For the n00bs, lunches range from $15, $20 or $25 while dinners vary from $25, $35 or $45 for a 3-course prix fixe meal. It’s all so simple. Look below for some of my dineLA Restaurant Week recommendations along the Metro – all sorted according to the rail lines along which they are situated. (Sorry, Westsiders – you have Beverly Hills to blame for your dearth of rails.)
Sang Yoon’s Lukshon (3239 Helms Avenue, Culver City)in the Helms Bakery building (one block east of the elevated Culver City Station) blends stand-out design with modern takes on South-East Asian fare in the form of shared, small plates. Try the Hawaiian butterfish: half inch slices of melty cured fish layered just so and finished with slivers of pretty pink watermelon radish and nahm jim, a coarse, nutty Thai sauce.
Nearby is one of the stalwarts of Downtown Culver City, Chef Ben Ford’s Filling Station (9531 Culver Boulevard, Culver City), with classic, non-nonsense American pub fare with an seen-and-be-scene outdoor patio with views of passers-by and available dineLA lunch and dinner menus. Or stop in at Akasha (9543 Culver Boulevard, Culver City) for dinner, with some farmer’s market-fresh, contemporary American fare offering unexpected twists on otherwise-classic dishes.
On the other end of the Expo Line is the brand new & highly anticipated Mo-chica (514 W. 7th St., Downtown), whose playful and inviting space is located just a few blocks east of the 7th Street/Metro Station. The newest restaurant (or re-location from Mercado Paloma, depending on who you ask) from 2011 Food & Wine Best New Chef and owner Ricardo Zarate is loaded with playful design details including colorful ekeko figurines decorated by chef friends of Zarate. Try the sun dried potato stew with peanuts and chimichurri and bisteck a la pobre (skirt steak with fried egg and pan fried bananas).
Stop one is Maison Akira (713 E. Green St., Pasadena) where chef Akira Hirose has been quietly crafting modern Japanese -French fare for almost 14 years. This gorgeous restaurant with butter yellow walls, is a healthy walk from Lake Station. But when you dine, you’ll definitely want to choose the tempura soft shell crab served atop wasabi potato mousseline.
Haven Gastropub (42 S. De Lacey Ave., Pasadena), which opened last December, is just a few blocks further south on the other side of Colorado. With forty beers on tap including a handful of in-house brews, Haven is happiness for beer lovers. But the excellent food will surprise you. Try Chef Greg Daniel’s deviled eggs made with smoked serrano powder and topped with Maldon smoked sea salt and crumbled, house-made bacon (on the lunch menu). For dinner, try their flavorful lamb burger finished with onion jam and tzatziki sauce.
At the opposite end of the Gold Line in Little Tokyo, is Aburiya Toranoko (243 S. San Pedro St., Little Tokyo) – four blocks Southwest of the stop on Alameda and a pleasant walk past Japanese Village Plaza. Snap up one of the all-time lunch favorites during dineLA Restaurant Week, such as their bento box. At dinner, a ten ounce New York steak with garlic soy will do just fine.
A five minute walk from the Hollywood and Vine station lies Papilles (6221 Franklin Ave., Hollywood) at Argyle and Franklin. If you’re not keen on them already, don’t let the strip mall deceive you when it comes to this quaint little bistro with one of the simplest yet satisfying menus. Go prix fixe as per usual in this quaint spot, which hosts just a dozen tables in its cozy dining room complete with low ceiling, red walls and open kitchen. For dineLA Restaurant Week, choose from dishes such as roast hanger steak with potato gratin and shelling beans, or market fresh fish with red quinoa and roasted corn slaw. Don’t forget the wine, as Santos Uy has just the perfect pour to complement the excellent food by Chef Tim Carey.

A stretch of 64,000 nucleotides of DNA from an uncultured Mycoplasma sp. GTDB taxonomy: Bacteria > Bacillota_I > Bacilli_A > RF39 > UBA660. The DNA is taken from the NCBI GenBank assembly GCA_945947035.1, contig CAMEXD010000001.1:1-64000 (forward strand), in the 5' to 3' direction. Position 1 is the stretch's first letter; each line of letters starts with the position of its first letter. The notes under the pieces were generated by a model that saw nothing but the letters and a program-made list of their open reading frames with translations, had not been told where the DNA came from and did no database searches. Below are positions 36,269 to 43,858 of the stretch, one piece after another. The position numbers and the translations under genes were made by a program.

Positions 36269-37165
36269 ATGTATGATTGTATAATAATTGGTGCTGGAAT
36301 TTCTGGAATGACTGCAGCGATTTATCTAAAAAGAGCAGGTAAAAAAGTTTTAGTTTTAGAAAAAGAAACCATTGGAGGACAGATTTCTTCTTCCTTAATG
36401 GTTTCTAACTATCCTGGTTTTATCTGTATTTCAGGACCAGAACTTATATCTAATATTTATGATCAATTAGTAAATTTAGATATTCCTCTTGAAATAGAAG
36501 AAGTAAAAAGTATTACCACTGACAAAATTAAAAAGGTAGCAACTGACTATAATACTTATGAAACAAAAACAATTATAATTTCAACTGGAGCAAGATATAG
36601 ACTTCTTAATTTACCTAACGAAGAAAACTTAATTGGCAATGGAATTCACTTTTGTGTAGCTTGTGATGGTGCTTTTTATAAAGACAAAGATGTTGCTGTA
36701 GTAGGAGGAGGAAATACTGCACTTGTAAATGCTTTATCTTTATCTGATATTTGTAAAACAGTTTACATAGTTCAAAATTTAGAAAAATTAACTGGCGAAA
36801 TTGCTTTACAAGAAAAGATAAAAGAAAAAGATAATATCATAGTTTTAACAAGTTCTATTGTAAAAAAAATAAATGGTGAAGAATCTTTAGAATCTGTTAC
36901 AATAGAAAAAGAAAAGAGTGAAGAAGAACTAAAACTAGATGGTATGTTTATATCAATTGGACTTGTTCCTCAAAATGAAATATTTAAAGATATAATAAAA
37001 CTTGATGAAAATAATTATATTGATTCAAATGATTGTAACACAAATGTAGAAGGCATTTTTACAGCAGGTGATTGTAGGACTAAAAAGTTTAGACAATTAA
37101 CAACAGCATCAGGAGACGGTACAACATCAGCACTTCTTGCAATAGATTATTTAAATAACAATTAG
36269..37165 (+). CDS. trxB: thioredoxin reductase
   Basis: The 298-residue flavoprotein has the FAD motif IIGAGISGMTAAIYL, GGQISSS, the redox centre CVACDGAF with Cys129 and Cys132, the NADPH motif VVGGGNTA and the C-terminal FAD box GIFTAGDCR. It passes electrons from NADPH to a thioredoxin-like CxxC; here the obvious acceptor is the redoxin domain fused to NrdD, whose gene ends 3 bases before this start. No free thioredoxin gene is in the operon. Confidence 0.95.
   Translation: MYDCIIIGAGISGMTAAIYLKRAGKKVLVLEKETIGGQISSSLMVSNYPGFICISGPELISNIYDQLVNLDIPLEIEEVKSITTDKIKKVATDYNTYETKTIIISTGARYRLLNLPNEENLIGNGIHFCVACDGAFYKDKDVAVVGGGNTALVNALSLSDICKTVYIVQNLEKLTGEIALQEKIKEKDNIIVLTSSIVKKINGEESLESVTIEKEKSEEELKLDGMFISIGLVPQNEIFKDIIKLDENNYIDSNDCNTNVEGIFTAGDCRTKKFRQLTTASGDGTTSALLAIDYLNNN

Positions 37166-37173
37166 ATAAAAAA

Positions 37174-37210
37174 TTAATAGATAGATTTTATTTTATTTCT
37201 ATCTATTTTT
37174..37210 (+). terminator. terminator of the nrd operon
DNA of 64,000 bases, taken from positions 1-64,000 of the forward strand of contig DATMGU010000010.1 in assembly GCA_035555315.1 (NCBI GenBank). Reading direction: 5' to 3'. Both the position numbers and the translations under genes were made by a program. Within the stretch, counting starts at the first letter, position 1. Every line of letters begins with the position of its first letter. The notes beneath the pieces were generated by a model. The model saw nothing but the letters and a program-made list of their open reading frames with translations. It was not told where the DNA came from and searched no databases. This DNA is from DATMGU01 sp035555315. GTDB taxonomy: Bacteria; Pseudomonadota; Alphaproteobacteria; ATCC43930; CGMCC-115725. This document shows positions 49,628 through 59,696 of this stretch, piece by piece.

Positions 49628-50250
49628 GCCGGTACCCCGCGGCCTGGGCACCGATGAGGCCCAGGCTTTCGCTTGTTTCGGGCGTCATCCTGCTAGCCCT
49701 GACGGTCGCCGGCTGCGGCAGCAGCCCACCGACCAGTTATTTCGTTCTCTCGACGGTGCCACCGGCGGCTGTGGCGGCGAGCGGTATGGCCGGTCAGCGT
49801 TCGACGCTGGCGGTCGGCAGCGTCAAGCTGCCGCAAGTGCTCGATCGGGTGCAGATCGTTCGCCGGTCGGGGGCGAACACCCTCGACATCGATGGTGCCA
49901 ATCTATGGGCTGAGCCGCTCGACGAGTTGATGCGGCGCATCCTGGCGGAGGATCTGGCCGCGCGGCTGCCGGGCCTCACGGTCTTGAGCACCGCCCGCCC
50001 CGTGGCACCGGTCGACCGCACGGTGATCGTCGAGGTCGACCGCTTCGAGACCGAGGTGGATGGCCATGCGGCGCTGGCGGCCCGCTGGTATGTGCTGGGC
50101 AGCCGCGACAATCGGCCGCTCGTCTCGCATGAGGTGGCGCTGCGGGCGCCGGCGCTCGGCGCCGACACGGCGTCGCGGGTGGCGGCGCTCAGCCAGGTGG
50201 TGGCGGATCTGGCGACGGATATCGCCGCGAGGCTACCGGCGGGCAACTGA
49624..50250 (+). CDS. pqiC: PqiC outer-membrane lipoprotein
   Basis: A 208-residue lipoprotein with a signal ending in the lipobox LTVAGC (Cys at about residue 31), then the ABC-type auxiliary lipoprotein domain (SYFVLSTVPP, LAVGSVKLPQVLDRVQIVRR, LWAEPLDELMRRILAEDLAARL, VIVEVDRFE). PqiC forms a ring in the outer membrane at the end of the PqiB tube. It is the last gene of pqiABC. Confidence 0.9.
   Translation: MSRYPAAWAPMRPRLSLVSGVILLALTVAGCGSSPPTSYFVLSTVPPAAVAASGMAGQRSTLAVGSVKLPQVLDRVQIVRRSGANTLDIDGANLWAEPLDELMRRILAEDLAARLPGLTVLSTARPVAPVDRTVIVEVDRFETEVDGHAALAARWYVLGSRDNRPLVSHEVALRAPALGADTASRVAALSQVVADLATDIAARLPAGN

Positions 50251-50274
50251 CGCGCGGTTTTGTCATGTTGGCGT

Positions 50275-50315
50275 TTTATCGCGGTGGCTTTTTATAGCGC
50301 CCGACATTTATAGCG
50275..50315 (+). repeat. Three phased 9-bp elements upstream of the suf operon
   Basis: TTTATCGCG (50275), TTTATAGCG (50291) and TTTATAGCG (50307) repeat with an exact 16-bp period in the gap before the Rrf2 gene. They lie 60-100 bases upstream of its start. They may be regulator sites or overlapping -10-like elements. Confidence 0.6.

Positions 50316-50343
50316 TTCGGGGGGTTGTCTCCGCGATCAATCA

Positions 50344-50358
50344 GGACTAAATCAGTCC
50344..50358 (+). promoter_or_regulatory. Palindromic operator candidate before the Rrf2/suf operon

Try Cleo (717 Vine Street, Hollywood) inside the fabulous Redbury Hotel, which serves up Mediterranean fare for dineLA dinner. Start off with two enticing appetizers before indulging in the Chicken Tagine or the Grilled Daurade. You’ll be enjoying the best of what Hollywood has to offer – trends and tastes to tantalize your tastebuds – all for $35 prix fixe. It’s one of the glitziest places in Hollywood, much less LA.
At Sadie Restaurant (1638 N. Las Palmas Avenue, Hollywood) by the Hollywood and Highland station, you’ll get the best of both the food and cocktail worlds thanks to food by Mark Gold and cocktails by Giovanni Martinez. Enjoy their Parlor Room, Lounge, or beautifully lit back patio for a customizable dining experience – all areas with elegance to spare. Start off with the Basil Risotto topped with olive oil-poached baby tomatoes. You’ll have trouble deciding your main entree, whether it be Ocean Water Poached Scottish Salmon with “hazelnut brown butter” or the Creek Stone Beef Shortrib, complete with potato creameux and roasted forest mushrooms.
For dineLA lunch or dinner, stop by Rivera (1050 S. Flower St., Downtown), John Sedlar’s gorgeous, modern Latin eatery across the street from Pico Station. Stellar food and cocktails (by Julian Cox) align at this stalwart Los Angeles establishment with no lack of sophistication in any of the senses. Try the handmade, crisp corn cones filled with fresh crab salad and finished with a tequila chipotle vinaigrette. Order the sous vide beef shank with roasted summer vegetables or the Agave-roasted duck.
Corkbar (403 W. 12th St., Downtown), just a few blocks east, is a solid wine bar with great food to complement the all-Californian list. What better way to take dineLA local than to drink the finest wines in the state. Chef Thomas Lamont’s dineLA Restaurant Week menu features house made corned beef brisket sandwich with pickled cabbage and steamed mussels with linguini.
There’s no better time to revisit Water Grill (544 S. Grand Ave., Downtown), around the corner from Pershing Square Station, since it has just undergone a facelift with more casual but hip sights in mind. New are chocolate leather booths and a wall of antique fishing rods. But the constant, thankfully, is the beautiful raw bar. Try Chef Damon Gordon’s pan seared skate, finished with brown butter, red grapes and arugula. Perhaps the pan sautéed wild sockeye salmon with asparagus chutney and raw asparagus salad is more your speed. No matter what, your seafood craving will go more than satisfied.